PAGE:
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CES finally welcomes boobs

(of the baby-feeding variety)

Things changed for nursing moms visiting CES this year and it’s amazing to think that my little post from last year helped get that ball rolling.

What started as a simple project to illustrate how difficult it was to keep up with a pumping regiment at CES 2016 spiraled into something unexpected and beautiful.

Here’s what happened.

First piece — I shared the post with Allyson Downey, who directed me to MAMAVA, a woman-led company out of VT that makes portable lactation pods for conventions (and now airports, stadiums… well, pretty much anywhere that could use a lactation room… which means virtually EVERYWHERE) and the Mamava CEO, Sascha. Second piece — Allison Carney Fried (global communications for CTA), responded to my post, promising that CTA could and should do better to meet the needs of women visiting the show. Third piece — Lauren Dragan responded to Allison’s post and then took things one step further than I did, publishing a fantastic article in The Daily Beast. She then helped me push the connection between CTA and Mamava to make sure pumping mamas had a place to go for 2017.

And guess what…

We did a thing! Lauren (top) and I hanging with ladies of Mamava in their lactation pod at CES

Mamava set up three lactation pods at CES this year — one in Tech South, one in Tech North and one in the BabyTech Marketplace. Allison came through on her promise.

A big thanks for Allison for helping to make the male-dominated CES a woman friendly place.

At one point, I was chatting with Sascha in front of the pod in BabyTech and a woman came by to let us know that she had just pumped at the pod downstairs and say thanks. Even if that was the one pumping mom who used the pod at the show, my work was worth it, but something tells me she was far from alone in that respect.

A new breast pump to make stories like mine a thing of the past

Little did I know, but getting Mamava to CES was only the beginning. Apparently, my post struck a cord with the folks at Willow, who had been stealthily developing their game-changing “wearable” breast pump for the last couple years. It’s beyond humbling to think that I played a part in the inspiration to make a truly discreet pump (in sight and sound). Not only does the Willow team keep a blown up version of the picture I took pumping on the floor of the “Family Bathroom” in the Venetian at their office, they also used that picture for the pitch at their booth.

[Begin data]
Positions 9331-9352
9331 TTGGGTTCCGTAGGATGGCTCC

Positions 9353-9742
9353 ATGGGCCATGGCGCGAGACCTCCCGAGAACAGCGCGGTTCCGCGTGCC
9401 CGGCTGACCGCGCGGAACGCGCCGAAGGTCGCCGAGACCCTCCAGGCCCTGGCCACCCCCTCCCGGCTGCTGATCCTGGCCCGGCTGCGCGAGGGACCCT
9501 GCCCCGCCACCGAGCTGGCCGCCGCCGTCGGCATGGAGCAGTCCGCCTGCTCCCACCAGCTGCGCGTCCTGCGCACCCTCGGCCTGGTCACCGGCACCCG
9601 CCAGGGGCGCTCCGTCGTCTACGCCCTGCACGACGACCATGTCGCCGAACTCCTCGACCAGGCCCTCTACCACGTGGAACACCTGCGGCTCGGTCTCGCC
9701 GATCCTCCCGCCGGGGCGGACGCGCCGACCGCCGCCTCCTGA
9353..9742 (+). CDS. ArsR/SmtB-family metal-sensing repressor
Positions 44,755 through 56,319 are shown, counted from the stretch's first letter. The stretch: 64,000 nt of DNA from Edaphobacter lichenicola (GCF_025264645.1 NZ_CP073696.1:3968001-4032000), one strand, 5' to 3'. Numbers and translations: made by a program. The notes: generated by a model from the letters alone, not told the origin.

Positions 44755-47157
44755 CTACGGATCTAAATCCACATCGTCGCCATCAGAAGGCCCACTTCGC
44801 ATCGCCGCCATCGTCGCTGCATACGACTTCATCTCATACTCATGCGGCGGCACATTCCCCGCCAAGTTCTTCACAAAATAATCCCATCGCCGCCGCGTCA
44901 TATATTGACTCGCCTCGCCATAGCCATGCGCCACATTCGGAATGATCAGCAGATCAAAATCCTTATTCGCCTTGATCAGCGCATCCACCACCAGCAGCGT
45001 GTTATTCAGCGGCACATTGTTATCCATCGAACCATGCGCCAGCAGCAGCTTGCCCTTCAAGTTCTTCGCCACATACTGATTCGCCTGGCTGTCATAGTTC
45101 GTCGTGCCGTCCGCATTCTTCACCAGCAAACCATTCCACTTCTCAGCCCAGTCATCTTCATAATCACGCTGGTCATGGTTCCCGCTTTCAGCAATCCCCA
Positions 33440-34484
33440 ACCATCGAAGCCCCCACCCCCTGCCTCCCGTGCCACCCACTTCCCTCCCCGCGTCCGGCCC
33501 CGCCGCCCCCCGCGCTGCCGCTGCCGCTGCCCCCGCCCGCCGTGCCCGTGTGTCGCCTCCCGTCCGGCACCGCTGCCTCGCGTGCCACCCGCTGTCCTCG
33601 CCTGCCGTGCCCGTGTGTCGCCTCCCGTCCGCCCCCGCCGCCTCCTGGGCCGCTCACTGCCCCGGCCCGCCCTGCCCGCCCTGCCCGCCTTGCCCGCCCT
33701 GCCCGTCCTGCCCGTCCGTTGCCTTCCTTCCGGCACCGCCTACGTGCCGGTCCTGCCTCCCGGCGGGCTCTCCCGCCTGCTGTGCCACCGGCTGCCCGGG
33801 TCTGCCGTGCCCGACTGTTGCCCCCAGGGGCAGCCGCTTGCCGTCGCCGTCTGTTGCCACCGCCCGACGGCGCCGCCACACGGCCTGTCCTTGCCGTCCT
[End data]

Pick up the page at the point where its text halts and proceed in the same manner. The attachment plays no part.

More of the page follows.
My feet! My pump! That horrific urinal/toilet conundrum! Hanging with the Willow team and my memory of CES past.
That’s it. Everything you need in two neat little “boobs.” Here I am admiring the goods with the Willow pump inventor, John Chang.

Even more coincidences — Anke Huiskes, who now works as Willow’s director of Sales responded to my post with her own harrowing tale of pumping at CES 2016 and how she had already started to fight the fight for MWC after being told “This event is thought for professionals and not even kids are allowed to go inside the venue” when she asked for a “Mother’s Room”. After these two experiences, Anke decided she needed to get into the game of making a better breast pump and roads led her to Willow.

The future of pumping

Fear not, ladies, the future is looking bright.

Last year, I lamented that CES was the place “where you can try multiple types of virtual reality but the lactation room of the future has yet to materialize.”

Well, we may have gotten a glimpse of the future this year with Mamava’s team up with Steelcase. Check it out…

Mamava mini by Steelcase. I want to live in here.

Extra boobie bonus, Naya Health just launched their gorgeous breast pump that throws everything you thought about your breast pump out the window (from the noise to the “stylish”-ness to the ever-so-lovely yanking on your nipples as if you had udders).

Showing off the Naya pump with CEO, Janica Alvarez. Yes, I have the same over-the-top smile in every damn picture. I’m that happy.

I can only hope that this is just the beginning.

Lessons learned

At the end of my post from last year, I stressed the need to normalize breastfeeding and pumping. I hate to say it, but most people, women and men included, who have never experienced the pain-in-the-assness that is pumping, simply do not know and do not understand what the big deal is. Sometimes we need to go out of our way, get out of our comfort zone, and push others way outside of theirs, to get our point across and our needs met. There have been national ads about erections since the ‘90's, I think we can get over our squeamishness about breast milk.

I no longer have a baby at the teet, but I promise you, my lactating sister, that I will always ALWAYS continue fighting the good fight for you.

We make humans and we deserve better.

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